US dollar food commodity prices have risen 40% since the onset of Covid-19 in March 2020. This sharp price jump, shown in the graph below, has reversed a painful period of farm produce deflation during the previous seven years. In fact, farm gate prices have returned almost to their nominal and real levels from the food commodity spike of 2009-2013.
FAO Food Price Index 1961 – 2021
This Commentary analyses inflation globally and looks at the global dairy industry as a case study of how farm gate prices may evolve.
Supply push inflation
Prices of many goods and services are currently rising; US annual inflation is running over 6%, New Zealand at 4.9%. Inflation is being driven by shortages of:
- Blue collar labour (less globalisation; Covid)
- Fuel energy commodities (less capital available for fossil fuel production)
- Logistics capacity (under-investment in infrastructure; Covid)
- Food commodities (environmental restrictions on farm production; more frequent droughts)
Some of the causes of these supply shortages should in time be resolved (e.g. as society learns to live with Covid-19). A mainstream “inflation is transitory” school of economists have been arguing along these lines that supply shocks should heal themselves. They argue that, as Covid recedes, entrepreneurs, including farmers, will be motivated by higher prices to invest to supply more goods and services and resolve logistics bottlenecks. This will bring prices down or at least stop them rising further.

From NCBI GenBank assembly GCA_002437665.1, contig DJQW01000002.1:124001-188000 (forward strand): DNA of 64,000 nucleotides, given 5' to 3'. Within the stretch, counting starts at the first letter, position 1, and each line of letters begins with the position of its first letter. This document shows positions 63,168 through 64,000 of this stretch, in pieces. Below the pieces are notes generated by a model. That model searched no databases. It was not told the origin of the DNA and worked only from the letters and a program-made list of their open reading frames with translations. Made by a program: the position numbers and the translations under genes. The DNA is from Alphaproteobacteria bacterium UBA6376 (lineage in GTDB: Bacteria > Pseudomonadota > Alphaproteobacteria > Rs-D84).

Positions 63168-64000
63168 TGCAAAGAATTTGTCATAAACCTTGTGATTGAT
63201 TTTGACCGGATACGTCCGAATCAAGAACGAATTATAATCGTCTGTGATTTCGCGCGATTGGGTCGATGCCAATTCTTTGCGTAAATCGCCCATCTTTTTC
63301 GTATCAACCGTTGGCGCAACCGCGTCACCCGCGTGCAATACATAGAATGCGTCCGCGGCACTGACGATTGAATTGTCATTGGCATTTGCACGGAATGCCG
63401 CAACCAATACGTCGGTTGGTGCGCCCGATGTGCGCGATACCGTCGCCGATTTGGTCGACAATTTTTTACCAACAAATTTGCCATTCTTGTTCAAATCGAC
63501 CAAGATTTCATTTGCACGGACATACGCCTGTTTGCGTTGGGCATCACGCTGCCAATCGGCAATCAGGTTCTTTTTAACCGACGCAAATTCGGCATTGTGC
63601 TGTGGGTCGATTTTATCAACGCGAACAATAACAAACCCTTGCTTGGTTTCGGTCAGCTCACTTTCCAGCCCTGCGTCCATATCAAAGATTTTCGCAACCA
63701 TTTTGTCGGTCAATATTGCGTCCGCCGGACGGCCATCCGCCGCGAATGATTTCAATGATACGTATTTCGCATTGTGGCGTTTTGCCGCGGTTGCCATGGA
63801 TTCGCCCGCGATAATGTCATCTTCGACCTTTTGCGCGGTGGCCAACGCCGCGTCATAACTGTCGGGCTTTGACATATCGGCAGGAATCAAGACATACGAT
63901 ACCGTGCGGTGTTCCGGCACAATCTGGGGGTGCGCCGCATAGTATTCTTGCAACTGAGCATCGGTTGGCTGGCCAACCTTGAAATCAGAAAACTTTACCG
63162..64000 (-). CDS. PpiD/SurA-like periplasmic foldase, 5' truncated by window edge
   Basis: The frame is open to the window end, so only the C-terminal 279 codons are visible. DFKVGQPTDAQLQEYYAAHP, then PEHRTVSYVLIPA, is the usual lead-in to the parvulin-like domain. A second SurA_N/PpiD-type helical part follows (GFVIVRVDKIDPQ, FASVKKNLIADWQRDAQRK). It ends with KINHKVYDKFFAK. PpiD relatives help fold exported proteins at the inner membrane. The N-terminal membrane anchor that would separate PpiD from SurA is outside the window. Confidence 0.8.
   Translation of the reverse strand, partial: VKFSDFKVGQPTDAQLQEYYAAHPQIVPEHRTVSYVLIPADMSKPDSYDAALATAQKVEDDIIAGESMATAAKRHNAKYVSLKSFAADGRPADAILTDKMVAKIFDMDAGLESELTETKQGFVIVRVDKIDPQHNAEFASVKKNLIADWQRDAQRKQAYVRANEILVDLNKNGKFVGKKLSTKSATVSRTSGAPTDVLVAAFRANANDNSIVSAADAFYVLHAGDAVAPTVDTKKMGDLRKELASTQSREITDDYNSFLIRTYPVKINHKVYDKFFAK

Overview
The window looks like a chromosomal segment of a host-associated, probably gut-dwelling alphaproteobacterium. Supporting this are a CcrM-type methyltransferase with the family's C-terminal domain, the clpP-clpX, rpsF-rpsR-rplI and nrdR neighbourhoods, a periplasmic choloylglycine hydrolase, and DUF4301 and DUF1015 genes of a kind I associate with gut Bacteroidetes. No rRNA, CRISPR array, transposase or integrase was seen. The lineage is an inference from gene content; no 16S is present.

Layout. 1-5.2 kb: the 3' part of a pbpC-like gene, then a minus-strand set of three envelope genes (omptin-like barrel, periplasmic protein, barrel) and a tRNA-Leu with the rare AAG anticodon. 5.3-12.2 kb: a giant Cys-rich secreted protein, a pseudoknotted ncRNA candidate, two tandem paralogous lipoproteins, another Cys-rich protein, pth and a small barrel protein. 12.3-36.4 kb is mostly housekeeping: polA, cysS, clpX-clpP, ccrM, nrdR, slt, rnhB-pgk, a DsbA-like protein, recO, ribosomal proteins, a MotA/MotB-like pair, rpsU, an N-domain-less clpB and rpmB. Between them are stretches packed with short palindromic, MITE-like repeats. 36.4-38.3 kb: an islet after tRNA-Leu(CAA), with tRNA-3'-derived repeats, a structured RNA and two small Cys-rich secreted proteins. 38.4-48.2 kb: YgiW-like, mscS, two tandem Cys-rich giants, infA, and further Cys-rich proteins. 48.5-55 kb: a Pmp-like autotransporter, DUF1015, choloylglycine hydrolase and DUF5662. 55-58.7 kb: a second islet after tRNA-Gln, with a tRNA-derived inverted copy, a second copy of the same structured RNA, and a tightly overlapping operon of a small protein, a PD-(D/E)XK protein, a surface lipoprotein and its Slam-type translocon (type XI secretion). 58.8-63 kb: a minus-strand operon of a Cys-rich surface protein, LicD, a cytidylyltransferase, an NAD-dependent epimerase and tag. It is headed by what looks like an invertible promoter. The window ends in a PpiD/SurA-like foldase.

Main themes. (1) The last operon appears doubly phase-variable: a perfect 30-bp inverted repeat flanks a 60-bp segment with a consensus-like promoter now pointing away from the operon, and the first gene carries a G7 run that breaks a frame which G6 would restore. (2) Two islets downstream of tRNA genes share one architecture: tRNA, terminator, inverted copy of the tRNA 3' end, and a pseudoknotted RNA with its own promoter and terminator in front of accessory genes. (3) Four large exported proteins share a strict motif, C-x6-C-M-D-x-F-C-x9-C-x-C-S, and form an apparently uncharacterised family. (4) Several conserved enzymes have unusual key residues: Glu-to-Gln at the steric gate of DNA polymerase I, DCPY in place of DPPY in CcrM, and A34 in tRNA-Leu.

These arguments are coherent, all other things being equal. They would surely have been proven right if we were still in the globalised, well-financed yet fiscally disciplined world of 2000 to 2019. Unemployment and deflation followed the boom of the 1920s and the expansion ending in 2008.
However, I would suggest that all other things are not equal – and that as a result of likely further policy responses – fiscal largess – the 2022 global economy is unlikely to resemble that of 1929 or 2009. It may be more like that of 1974.
The spread of populism
Politicians and policy makers in the US, UK, China and elsewhere were stung by working class reactions to the inequities of the past decade. This contributed to the 2016 Brexit vote, to President Trump and to unrest in China. As a result, political leaders have got over their desire to focus government support solely on asset markets, which led to widening inequality. They are now re-focusing policies on support on the common man or woman. i.e. on “populism”.
Hence many countries are seeking to restrict cross border transfers of labour (border restrictions) and of labour-intensive goods (tariffs), as well as to run unfunded fiscal deficits to pay for popular political programs. In this context fiscal deficit spending can be viewed as a “populism index”. Thus, in the below graph, the US government boosted expenditures to 192% of receipts to address Covid-19, vs. the boost to 167% of tax receipts to address the 2008-9 credit crisis.
Federal Receipts vs. Expenditures
30 Sept 2000 to 30 Sept 2020